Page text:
Beer market of Russia 2018
- General market picture
- Foreign trade setting records
- Demography as challenge to branding
- Aged consumer
- Declining of youth brands
- Nostalgia on trend
- DIOT feels at home
- 5.0 Original is the new face of import
- Positions of Market Leaders
- Carlsberg Group
- AB InBev Efes
- AB InBev
Ukrainian beer market 2018
- Better than yesterday
- Performance by value
- Positions of Ukrainian brewers
The beer market dynamics in Russia is approaching zero, yet major brewers are divided into those who developed considerably in 2017 and those who considerably reduced their volumes. For instance, company Efes has managed to substantially extend their sales due to restrained pricing policy and activity in the modern trade. Heineken has also demonstrated an excellent performance promoted by significant increase of advertisement budgets launching a non-alcohol sort of the title brand and unusual activity in the economy market segment. Carlsberg and AB InBev have been focusing on margins and lost a market share of their inexpensive brands. Serious dependence on PET package and mass enthusiasm about Zhigulevskoe have negatively impacted the most of big regional brewers, that have been for the first time pressed by the leaders in the key sales channels, especially in Volga and Central regions. In the small business there has been a noticeable slowdown in appearing of new restaurant breweries, yet the number of craft breweries has been growing rapidly. In 2018, the beer market is likely to grow a little, while the share of AB InBev Efes may decrease due to the integration. ...
“Catalogue of Russian Beer Producers 2018” includes 1070 businesses ranging from large subsidiaries of international companies to rather small restaurant and craft microbreweries.The catalogue includes 32 large breweries, 75 regional breweries, 693 industrial mini- and microbreweries as well as 270 restaurant breweries. ...
SABMiller plc : 45p minimum unit price for alcohol to cost consumers ?659m each year
The report focuses on the impact on consumption, alcohol expenditure and disposable incomes across a number of demographic groups. The research shows that a 45p Minimum Unit Price for alcohol will:
cost all consumers ?659 million more each year. 2
mean the poorest 20% of people pay an additional ?318m each year while the richest 20% will only pay ?7m - the richest 10% will pay nothing in addition from this policy. 3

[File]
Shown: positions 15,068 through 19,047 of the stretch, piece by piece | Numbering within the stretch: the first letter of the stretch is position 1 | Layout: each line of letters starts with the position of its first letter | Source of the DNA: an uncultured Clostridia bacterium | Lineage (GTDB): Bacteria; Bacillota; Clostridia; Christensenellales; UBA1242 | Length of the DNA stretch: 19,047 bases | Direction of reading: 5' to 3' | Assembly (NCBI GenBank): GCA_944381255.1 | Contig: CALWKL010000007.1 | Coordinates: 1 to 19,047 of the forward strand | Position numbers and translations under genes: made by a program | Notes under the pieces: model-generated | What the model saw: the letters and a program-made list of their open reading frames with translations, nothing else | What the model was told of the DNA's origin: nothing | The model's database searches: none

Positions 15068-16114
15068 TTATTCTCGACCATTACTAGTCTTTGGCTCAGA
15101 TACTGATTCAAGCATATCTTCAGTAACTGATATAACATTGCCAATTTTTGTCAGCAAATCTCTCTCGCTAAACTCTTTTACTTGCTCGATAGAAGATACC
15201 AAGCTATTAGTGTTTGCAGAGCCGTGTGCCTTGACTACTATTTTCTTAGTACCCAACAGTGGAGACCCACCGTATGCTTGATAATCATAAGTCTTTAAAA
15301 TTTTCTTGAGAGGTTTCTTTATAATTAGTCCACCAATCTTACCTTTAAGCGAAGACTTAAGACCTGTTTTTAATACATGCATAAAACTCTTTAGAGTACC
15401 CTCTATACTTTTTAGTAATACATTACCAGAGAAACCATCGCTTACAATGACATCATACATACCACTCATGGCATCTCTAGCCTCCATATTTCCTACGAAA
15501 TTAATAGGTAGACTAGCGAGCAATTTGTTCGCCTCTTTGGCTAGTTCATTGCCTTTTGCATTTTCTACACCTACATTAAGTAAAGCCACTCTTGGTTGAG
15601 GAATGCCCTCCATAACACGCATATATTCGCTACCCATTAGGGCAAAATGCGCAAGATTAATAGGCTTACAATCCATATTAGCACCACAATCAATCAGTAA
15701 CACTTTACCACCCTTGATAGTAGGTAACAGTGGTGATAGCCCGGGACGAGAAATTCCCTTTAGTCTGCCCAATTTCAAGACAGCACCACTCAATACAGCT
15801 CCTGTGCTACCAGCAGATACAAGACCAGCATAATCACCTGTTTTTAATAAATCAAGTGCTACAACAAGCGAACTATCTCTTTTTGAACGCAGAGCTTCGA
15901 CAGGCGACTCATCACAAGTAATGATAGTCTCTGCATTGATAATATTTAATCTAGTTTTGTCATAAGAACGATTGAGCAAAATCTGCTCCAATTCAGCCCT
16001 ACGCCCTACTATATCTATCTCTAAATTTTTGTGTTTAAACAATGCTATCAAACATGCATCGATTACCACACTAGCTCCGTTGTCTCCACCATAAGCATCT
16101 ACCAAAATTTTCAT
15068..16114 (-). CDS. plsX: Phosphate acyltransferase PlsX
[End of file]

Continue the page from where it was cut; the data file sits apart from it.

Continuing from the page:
hit under-30s households hardest. 4
mean that non-retired couples with children (working parents) will face an increase in alcohol expenditure of ?162m. 5
disproportionately impact different regions so that people in Yorkshire and Humber will see an increase in alcohol expenditure of ?109m compared to London at ?42m. 6
Commenting, SABMiller's Senior Vice President of Industry Affairs, Mike Short said:
"Minimum pricing is a poor piece of policy that will do little to address the damage caused by alcohol misuse and much to exacerbate the financial challenge facing moderate drinkers on lower incomes.
"We absolutely believe that action needs to be taken to address alcohol related harm but that would be best achieved through targeted policies which would genuinely help harmful and hazardous drinkers."
Senior Economist at Cebr and author of the report, Scott Corfe, said:
"Our analysis shows that minimum unit pricing is not a targeted measure and would hit responsible drinkers in certain parts of society much harder than others.
"Those on the lowest incomes will be particularly hard-hit financially, bearing the brunt of the measure. This is despite the fact that health surveys show that those on higher incomes are more likely to drink to hazardous levels.
"Yorkshire & the Humber will be the region most financially hit by the measure, reflecting the fact that incomes in the region are relatively low and households are more likely to purchase cheaper alcohol products. The North West and Wales will also be affected significantly."
Notes to editors:
The report was produced by Cebr, an independent economics and business research consultancy and commissioned by SABMiller. The main authors of the report are Oliver Hogan, Cebr Head of Microeconomics and Scott Corfe, Cebr Senior Economist.
Analysis by the Centre for Business and Economics Research, Minimum Unit Pricing: Impacts on consumer spending and distributional consequences, pg. 16
18 Дек. 2012